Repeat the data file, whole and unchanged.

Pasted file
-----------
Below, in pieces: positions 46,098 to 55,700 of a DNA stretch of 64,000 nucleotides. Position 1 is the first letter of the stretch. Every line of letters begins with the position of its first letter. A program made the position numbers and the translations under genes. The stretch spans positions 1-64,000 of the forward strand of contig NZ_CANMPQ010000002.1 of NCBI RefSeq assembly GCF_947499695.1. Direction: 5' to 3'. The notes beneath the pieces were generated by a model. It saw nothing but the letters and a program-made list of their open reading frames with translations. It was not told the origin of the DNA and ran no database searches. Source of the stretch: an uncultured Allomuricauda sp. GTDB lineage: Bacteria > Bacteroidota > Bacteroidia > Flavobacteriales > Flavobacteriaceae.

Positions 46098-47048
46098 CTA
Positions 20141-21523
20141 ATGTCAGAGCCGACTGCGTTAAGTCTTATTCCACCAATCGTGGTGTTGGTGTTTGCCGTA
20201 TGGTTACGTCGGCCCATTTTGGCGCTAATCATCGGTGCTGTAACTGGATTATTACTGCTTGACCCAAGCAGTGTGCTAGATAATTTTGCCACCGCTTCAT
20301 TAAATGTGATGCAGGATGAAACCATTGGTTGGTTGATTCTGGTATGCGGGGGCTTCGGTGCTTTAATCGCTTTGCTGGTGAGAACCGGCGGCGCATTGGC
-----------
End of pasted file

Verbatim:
Below, in pieces: positions 46,098 to 55,700 of a DNA stretch of 64,000 nucleotides. Position 1 is the first letter of the stretch. Every line of letters begins with the position of its first letter. A program made the position numbers and the translations under genes. The stretch spans positions 1-64,000 of the forward strand of contig NZ_CANMPQ010000002.1 of NCBI RefSeq assembly GCF_947499695.1. Direction: 5' to 3'. The notes beneath the pieces were generated by a model. It saw nothing but the letters and a program-made list of their open reading frames with translations. It was not told the origin of the DNA and ran no database searches. Source of the stretch: an uncultured Allomuricauda sp. GTDB lineage: Bacteria > Bacteroidota > Bacteroidia > Flavobacteriales > Flavobacteriaceae.

Positions 46098-47048
46098 CTA
Positions 20141-21523
20141 ATGTCAGAGCCGACTGCGTTAAGTCTTATTCCACCAATCGTGGTGTTGGTGTTTGCCGTA
20201 TGGTTACGTCGGCCCATTTTGGCGCTAATCATCGGTGCTGTAACTGGATTATTACTGCTTGACCCAAGCAGTGTGCTAGATAATTTTGCCACCGCTTCAT
20301 TAAATGTGATGCAGGATGAAACCATTGGTTGGTTGATTCTGGTATGCGGGGGCTTCGGTGCTTTAATCGCTTTGCTGGTGAGAACCGGCGGCGCATTGGC